If an STD turns up in any of your partners, of course you will need to be examined, tested and perhaps treated. Otherwise, nothing need be done. However, another issue here is that you have had 4 different partners recently, all with unprotected vaginal sex. This alone puts you at substantial risk for STD, regardless of whether or not your partners have BV or anything else. Men with such lifestyles should have routine STD and HIV testing from time to time, like every 1-2 years. If it has been that long since you were tested, this probably is a good time to do it.
I hope this helps. Best wishes-- HHH, MD
* The chemicals in fact are identical to the ones that are responsible for all "fishy" odors, including the smell of decaying fish flesh. When you see the two of the names, you will never forget them: putrescine and cadaverine (no joke!).
On re-reading your question, I'm less certain you're talking about immediate onset of odor, but perhaps about your partners developing a vaginal odor problem in the course of your relationships with them. If so, this gets to one of the major uncertainties about BV: Where does it come from? Is it in fact a "real" STD, i.e. that the women catch something from their male partners?
Despite repeated research studies over 3 decades, the answers remain unknown. In some ways, BV behaves like an STD, e.g. increased rates in women who have multiple partners, when they have new partners, etc. In others, not: study after study has shown no consistent abnormalities in the male partners of women with BV, and treating male partners with antibiotics has no effect clearing up the women's infections or on recurrence of BV.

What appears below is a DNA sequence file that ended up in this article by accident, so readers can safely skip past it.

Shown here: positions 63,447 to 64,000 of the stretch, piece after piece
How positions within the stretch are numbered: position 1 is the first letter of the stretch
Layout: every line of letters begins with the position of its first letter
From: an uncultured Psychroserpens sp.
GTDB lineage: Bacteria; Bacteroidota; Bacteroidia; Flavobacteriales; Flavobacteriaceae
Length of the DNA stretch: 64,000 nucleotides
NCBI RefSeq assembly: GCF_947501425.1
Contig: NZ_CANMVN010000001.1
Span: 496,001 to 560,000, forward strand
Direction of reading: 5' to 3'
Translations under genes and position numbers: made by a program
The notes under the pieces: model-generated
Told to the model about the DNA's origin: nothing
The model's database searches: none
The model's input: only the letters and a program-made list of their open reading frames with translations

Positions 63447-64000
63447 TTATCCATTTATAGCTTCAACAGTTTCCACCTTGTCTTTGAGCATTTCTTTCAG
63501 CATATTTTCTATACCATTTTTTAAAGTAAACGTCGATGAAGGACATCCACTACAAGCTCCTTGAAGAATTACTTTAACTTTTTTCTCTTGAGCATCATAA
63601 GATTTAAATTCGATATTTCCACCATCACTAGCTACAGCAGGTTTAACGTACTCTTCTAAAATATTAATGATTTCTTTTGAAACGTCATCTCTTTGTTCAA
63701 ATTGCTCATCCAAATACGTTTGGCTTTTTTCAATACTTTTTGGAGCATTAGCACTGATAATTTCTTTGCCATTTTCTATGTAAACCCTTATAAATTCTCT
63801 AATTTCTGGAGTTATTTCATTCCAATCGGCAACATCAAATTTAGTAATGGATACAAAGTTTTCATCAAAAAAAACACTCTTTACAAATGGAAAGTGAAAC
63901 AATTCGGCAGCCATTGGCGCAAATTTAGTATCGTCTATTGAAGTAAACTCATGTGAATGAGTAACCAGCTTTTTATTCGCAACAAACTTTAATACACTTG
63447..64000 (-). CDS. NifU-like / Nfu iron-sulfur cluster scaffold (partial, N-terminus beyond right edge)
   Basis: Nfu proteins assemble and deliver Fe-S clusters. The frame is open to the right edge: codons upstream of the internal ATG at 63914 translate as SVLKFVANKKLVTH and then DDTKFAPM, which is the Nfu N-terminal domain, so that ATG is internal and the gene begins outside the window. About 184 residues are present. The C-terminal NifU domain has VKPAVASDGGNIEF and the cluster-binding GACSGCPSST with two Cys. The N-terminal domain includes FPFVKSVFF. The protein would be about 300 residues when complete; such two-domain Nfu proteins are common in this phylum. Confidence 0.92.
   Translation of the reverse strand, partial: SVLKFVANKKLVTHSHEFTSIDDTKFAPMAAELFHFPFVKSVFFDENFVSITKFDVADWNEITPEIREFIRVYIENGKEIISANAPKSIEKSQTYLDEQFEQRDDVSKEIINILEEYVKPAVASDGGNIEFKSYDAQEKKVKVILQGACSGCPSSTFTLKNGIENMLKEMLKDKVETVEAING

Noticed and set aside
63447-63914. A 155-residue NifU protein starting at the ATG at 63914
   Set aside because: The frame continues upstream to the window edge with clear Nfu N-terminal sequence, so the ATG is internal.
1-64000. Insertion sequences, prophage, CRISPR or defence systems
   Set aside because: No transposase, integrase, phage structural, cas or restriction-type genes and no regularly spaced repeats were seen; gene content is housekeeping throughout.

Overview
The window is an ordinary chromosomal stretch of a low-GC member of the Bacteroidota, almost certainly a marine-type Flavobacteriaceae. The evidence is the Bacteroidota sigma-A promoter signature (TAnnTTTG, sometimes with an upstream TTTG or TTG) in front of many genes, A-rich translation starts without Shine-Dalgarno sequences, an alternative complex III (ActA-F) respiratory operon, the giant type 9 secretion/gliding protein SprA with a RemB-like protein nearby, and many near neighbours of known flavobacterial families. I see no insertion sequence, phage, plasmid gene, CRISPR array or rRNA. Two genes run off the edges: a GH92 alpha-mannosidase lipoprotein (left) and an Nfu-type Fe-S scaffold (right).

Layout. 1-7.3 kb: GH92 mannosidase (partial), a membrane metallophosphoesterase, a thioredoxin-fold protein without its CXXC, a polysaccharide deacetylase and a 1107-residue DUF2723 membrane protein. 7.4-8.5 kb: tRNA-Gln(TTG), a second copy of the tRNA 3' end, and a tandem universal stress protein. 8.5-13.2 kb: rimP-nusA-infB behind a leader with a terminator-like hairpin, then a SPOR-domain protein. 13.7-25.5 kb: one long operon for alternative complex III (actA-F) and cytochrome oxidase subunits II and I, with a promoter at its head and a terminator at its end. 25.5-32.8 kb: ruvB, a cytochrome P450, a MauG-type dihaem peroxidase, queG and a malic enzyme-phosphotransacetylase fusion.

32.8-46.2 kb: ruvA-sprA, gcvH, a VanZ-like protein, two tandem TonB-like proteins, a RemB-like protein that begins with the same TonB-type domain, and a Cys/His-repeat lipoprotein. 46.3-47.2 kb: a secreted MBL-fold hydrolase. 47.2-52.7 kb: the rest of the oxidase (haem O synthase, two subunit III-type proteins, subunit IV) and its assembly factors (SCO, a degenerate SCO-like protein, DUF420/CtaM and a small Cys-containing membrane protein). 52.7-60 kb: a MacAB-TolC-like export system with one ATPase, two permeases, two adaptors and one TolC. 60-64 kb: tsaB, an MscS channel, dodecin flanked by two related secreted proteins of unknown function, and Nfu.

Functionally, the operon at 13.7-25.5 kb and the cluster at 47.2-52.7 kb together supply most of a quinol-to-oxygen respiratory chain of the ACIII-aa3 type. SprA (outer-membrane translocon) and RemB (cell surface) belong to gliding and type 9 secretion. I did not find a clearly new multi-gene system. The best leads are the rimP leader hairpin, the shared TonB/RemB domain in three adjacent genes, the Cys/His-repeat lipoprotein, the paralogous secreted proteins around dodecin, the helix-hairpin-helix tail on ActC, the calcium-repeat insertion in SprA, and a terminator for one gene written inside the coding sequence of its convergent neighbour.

If this more accurately describes your situation, it would make sense for you to see a provider (such as your local health department STD clinic) for examination and STD screening. But most likely nothing will turn up.
Thank you for taking the time to answer my question in such detail, doctor. For clarification, the vaginal odor I was referring to was during and immediately after sex. I really never discussed the odor with any of my partners so I do not know whether or not they experienced it at other times when we were not having sex. One of my partners did mention to me that she noticed the strong odor while we were having sex, but I did not ask her if she noticed it at other times as well.
I will certainly take your advice regarding getting an STD screening. It has been probably 2 years or so since my last one, so I know I am definitely due, especially since my sexual lifestyle does put me at risk for catching something. I don't make a habit of sex without condoms, if I ever have a one night stand I ALWAYS use condoms, but if I am in a serious relationship then I usually have unprotected sex with that person, provided they are comfortable doing so given my positive genital herpes status. I really don't ever worry about catching HIV. I don't date drug users and I only have sex with women, so I figure I've got a better chance of an airplane landing on me than catching HIV.